• Splints or mouthguards: These devices can help to prevent teeth grinding and clenching, which can reduce strain on the TMJ.
  • Medications: Nonsteroidal anti-inflammatory drugs (NSAIDs) or muscle relaxants may be prescribed to help reduce pain and inflammation.
  • Surgery: In severe cases, surgery may be necessary to repair or replace the TMJ.

 

How to Permanently Cure TMJ

 

Most chronic cases of TMJ are structural issues in the head, neck and back stemming from childhood growth and development. The root cause of the problem is related to airway obstructive conditions from childhood underdevelopment in the mouth, jaws and nasal passageways. Conditions such as a small upper airway, tied tongue, mouth breathing and poor tongue posture need to be corrected to cure chronic TMJ pain.

A combination of orthodontic expanders, myofunctional therapy, breathing exercises and posture correction can permanently cure TMJ in adults. The most popular adult palatal expanders for curing TMJ are the DNA appliance and the Homeoblock device. In rare cases surgery may also be necessary including tongue advancement, UPPP and nasal turbinate reduction and sinus ablation.

 

How TMJ the Tongue and Airway are Related

 

The tongue is a muscular organ located in the mouth that is responsible for various functions such as taste, swallowing, and speech. While the tongue is an important part of the body, it can also cause airway obstruction if it is not properly positioned. Tongue related airway problems usually occur during sleep. During deep sleep the tongue relaxes and can fall back into the throat. It is common with people who have small mouths, large tongues and narrow and high palates.

Obstruction of the airway can occur in people of all ages, but it is more common in adults older than 25. It is also more common in people who have certain medical conditions such as mouth breathing, obesity, sleep apnea, or a small jaw.

There are several different types of airway obstruction caused by the tongue, including:

  • Tongue-based airway obstruction: This occurs when the tongue falls back into the throat and blocks the airway. This is the most common type of airway obstruction caused by the tongue.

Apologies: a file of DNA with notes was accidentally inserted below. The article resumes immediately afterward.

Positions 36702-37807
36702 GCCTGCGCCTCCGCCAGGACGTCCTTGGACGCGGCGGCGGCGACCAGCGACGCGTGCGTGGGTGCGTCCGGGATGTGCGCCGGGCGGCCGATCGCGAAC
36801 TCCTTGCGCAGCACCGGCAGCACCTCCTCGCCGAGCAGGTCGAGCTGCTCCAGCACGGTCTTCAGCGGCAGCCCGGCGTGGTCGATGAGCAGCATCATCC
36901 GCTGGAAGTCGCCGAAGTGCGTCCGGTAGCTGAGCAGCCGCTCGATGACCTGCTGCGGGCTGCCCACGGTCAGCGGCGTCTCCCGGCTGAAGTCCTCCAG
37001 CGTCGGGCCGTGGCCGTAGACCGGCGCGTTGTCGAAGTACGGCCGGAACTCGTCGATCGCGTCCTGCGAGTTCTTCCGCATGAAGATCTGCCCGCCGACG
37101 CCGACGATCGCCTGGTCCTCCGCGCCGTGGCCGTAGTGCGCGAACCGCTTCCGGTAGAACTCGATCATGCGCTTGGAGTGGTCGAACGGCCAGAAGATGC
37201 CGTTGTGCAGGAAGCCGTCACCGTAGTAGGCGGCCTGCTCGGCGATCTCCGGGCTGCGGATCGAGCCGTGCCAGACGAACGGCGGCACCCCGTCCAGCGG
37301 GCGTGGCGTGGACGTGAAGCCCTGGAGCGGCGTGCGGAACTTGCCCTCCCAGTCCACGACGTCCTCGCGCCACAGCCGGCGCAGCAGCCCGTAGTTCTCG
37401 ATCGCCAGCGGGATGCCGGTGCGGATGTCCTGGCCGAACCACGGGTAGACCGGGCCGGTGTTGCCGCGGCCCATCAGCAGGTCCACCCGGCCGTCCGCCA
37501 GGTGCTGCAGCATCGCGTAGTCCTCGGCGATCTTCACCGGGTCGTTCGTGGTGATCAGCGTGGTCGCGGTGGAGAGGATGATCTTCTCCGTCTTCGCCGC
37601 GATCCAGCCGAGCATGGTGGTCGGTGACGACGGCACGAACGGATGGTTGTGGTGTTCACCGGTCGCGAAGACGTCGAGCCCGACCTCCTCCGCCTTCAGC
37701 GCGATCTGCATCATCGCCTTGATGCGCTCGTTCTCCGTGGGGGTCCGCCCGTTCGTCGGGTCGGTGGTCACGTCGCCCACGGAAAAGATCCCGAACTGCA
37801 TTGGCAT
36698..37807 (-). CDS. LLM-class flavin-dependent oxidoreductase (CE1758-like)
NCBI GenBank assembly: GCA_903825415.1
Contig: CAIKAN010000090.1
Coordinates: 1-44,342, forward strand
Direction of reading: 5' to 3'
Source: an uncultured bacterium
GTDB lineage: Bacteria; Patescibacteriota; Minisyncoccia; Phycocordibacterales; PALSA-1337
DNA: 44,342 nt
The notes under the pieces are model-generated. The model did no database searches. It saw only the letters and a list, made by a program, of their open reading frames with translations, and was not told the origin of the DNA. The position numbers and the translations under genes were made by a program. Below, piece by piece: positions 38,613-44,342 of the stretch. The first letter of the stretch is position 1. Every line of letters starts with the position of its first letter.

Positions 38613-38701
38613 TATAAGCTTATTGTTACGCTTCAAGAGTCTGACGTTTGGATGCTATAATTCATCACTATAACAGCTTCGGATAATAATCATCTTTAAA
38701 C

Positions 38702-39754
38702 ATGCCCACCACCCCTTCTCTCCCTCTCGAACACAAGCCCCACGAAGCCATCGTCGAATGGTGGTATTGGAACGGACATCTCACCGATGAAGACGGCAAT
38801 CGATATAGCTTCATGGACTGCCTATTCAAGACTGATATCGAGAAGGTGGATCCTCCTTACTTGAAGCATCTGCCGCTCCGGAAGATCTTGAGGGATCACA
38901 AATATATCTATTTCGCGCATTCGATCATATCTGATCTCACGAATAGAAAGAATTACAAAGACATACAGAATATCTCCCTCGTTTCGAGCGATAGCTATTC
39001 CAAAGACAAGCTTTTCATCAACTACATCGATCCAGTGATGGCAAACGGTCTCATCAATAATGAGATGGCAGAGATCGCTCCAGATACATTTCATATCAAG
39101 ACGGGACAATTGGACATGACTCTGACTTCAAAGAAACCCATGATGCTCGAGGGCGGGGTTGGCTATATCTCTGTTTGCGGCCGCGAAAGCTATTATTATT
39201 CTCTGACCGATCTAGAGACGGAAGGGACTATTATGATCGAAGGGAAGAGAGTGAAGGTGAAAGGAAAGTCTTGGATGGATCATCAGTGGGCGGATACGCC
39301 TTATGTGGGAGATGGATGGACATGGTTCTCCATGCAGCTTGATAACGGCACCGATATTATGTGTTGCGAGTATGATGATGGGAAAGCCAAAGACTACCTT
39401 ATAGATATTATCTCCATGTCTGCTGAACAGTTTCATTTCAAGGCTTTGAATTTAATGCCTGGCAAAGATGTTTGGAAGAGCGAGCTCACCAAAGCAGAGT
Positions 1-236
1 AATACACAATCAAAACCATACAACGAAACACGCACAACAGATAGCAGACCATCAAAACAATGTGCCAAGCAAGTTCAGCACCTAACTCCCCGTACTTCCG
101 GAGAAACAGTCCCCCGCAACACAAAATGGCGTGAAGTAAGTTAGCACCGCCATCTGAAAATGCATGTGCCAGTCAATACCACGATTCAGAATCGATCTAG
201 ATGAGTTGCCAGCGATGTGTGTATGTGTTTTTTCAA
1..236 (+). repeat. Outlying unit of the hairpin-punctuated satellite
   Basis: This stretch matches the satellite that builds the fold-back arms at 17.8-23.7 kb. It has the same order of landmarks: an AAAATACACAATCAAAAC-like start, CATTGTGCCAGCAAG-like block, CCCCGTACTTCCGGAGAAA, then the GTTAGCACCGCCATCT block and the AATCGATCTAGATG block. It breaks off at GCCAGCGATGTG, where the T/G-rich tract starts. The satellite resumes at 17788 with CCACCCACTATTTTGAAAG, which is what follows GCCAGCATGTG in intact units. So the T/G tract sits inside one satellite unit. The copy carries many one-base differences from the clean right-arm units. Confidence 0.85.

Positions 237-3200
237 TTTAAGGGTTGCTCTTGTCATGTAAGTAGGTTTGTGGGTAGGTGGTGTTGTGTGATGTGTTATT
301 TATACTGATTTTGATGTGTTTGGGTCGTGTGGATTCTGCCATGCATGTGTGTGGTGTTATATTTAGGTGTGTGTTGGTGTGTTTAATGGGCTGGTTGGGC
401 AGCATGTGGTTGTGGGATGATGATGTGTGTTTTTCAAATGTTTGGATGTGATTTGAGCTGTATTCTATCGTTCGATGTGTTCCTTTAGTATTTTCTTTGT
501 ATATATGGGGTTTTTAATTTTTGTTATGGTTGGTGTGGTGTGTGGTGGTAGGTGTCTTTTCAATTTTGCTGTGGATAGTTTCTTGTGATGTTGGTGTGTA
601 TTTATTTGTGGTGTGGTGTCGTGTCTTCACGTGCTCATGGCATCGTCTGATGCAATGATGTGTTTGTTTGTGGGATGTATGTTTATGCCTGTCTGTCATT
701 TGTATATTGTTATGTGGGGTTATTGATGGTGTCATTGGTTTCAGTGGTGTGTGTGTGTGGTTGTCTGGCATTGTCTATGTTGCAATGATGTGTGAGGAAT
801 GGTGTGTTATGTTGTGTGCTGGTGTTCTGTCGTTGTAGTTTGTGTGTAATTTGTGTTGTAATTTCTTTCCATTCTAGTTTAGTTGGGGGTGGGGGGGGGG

• Tongue-tie: This is a condition in which the tongue is attached too tightly to the bottom of the mouth, making it difficult to move. This can lead to airway obstruction, because the tongue is supposed to rest in the palate.
  • Macroglossia: This is a condition in which the tongue is larger than normal, which can cause airway obstruction.

 

Symptoms of airway obstruction caused by the tongue:

 

  • Teeth Clenching
  • Mouth breathing
  • Neck and shoulder tension
  • Snoring
  • Gasping for air during sleep
  • Difficulty breathing
  • Restless sleep
  • Daytime sleepiness
  • Bad posture and alignment

 

Treating Airway Obstructive Conditions Caused by the Tongue

 

Treatment for airway obstruction caused by the tongue will depend on the severity of the condition and the specific cause. In some cases, self-care measures such as losing weight or sleeping on your side may be sufficient to alleviate the problem. Other treatment options may include:

 

  • Oral appliances: These devices, such as a mandibular advancement splint, and adult palatal expanders can help to keep the tongue in place and prevent it from falling back into the throat.
  • Surgery: In some cases, surgery may be necessary to remove excess tissue from the tongue or to repair a tongue-tie.
  • Continuous positive airway pressure (CPAP): This treatment involves using a machine to deliver a continuous flow of air to help keep the airway open during sleep.

 

It is important to address airway obstruction caused by the tongue as soon as possible to avoid complications such as sleep apnea or other respiratory problems. By taking steps to prevent or treat airway obstruction, you can help ensure that you are getting the proper amount of oxygen and maintaining good overall health.